It’s interesting … the concept of where ideas come from. I was watching this performance by Colin Hay (formerly of Men at Work) of an excellent song called Waiting for My Real Life to Begin, and thought of where our Muse comes from.
Where does music come from? Where are the seeds of sound planted in all of us? That’s where today’s poem emerged from — the wondering.
Now, here is a novel with quiet power. The Evolution of Calpurnia Tate by Jacqueline Kelly is not just the story of a young Texas girl, growing up in the late 1800s and realizing that she has a desire to become a scientist. The novel tells the tale of the social confines that hemmed in girls for so long while also celebrating the independent spirit that pushed against those walls to (eventually) force change and gender equality (still underway, right?).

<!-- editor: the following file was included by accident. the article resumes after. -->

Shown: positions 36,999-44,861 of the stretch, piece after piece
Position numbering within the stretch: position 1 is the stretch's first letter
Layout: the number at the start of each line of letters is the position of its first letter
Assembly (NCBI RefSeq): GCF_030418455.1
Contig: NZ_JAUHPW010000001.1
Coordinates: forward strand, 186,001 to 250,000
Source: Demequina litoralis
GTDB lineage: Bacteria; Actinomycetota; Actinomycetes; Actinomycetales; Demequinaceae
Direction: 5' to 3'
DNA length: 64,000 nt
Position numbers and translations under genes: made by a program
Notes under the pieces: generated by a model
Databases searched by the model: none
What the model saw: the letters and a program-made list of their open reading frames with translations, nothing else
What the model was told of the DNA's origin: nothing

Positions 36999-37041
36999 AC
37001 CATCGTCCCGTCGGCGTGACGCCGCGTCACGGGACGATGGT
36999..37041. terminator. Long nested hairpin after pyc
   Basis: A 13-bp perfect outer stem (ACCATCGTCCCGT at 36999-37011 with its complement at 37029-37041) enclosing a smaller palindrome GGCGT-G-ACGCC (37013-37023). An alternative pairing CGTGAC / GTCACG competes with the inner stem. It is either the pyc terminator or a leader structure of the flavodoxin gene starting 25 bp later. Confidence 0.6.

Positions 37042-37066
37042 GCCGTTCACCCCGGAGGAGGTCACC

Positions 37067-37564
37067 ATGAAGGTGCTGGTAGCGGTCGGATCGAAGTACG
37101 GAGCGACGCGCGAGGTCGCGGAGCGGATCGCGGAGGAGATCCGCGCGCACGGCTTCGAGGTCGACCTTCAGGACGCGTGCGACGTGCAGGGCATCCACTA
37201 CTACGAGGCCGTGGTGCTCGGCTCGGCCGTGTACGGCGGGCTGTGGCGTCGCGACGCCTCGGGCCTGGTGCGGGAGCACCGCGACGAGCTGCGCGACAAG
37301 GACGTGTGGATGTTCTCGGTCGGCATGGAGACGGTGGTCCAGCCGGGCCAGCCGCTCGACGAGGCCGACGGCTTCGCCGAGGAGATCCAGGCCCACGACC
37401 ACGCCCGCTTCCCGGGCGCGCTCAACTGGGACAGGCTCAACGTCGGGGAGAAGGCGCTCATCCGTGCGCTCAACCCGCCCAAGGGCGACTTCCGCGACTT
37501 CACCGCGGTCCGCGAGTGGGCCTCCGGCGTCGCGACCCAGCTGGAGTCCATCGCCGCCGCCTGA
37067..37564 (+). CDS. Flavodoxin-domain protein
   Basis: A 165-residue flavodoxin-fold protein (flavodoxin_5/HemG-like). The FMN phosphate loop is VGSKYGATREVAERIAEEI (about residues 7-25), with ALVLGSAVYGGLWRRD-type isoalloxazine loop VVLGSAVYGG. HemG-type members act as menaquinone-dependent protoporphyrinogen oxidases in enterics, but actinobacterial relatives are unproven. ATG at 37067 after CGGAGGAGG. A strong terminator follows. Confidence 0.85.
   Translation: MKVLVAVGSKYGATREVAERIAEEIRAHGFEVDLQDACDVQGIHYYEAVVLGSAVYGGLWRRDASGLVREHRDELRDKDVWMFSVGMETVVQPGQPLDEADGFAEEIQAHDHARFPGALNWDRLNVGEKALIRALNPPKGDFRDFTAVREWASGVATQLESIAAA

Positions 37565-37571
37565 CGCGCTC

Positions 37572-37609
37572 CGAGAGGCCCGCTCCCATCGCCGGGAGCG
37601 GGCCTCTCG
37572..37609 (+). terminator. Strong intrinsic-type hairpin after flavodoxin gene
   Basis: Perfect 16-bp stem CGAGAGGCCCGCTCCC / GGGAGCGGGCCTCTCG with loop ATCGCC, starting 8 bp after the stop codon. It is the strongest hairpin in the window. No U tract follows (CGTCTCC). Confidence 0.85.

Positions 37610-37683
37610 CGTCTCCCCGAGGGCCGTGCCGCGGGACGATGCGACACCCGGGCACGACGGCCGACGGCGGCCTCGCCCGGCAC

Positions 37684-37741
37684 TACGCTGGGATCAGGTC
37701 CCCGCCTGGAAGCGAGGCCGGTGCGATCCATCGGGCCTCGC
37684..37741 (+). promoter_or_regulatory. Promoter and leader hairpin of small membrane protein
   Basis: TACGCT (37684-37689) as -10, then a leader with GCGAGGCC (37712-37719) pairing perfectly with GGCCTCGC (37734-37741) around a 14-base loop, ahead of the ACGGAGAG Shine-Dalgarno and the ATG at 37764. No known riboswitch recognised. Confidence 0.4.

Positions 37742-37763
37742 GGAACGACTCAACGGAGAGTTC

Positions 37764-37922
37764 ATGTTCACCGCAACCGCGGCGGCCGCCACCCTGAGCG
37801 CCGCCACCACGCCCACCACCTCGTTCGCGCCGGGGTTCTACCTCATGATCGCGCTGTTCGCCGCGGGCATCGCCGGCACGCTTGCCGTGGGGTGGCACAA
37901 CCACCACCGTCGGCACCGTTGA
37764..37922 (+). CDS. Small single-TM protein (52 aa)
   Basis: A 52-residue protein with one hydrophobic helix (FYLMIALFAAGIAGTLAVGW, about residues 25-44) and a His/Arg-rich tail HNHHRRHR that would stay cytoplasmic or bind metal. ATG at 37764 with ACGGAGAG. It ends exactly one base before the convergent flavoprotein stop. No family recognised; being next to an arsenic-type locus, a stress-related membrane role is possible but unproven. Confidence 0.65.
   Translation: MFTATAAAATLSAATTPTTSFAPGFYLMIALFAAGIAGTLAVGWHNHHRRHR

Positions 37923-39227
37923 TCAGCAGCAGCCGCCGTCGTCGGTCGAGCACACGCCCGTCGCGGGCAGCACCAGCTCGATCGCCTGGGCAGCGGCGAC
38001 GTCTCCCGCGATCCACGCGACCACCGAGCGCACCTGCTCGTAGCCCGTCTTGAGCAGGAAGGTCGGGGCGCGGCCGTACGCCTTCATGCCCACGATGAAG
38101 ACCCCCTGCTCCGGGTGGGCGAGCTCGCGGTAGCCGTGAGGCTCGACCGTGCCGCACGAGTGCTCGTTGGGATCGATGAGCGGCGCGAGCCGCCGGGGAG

To put it like that, however, steals away the real power of the writing here, as Kelly does a masterful job of bringing us into the mind and world of Callie Vee, who connects with her rather aloof, mysterious grandfather, who has made his fortune with a cotton gin and pecan farm and now intends to spend the rest of his life observing nature, documenting science and if possible, discovering a new species of plant in the world. Calpurnia, armed with a notebook, joins him in his scientific inquiries in rural Texas, even as her family is getting her ready for the age when she should be attracting a husband for her ordained future as a housewife.
Calpurnia has no interest in that at all.
She wants to be a scientist in a world and age when few women were allowed those opportunities. Luckily, she has her grandfather and that connection with him grows stronger throughout the book as he does his best, in his own way, to educate her in the sciences. As writer, Kelly does a fine job of bringing this Texas family from 1899 to life, and it’s nearly impossible not to root for Calpurnia to break free of the gender constraints and follow her inner voice that seeks to make sense and understand the natural world around her.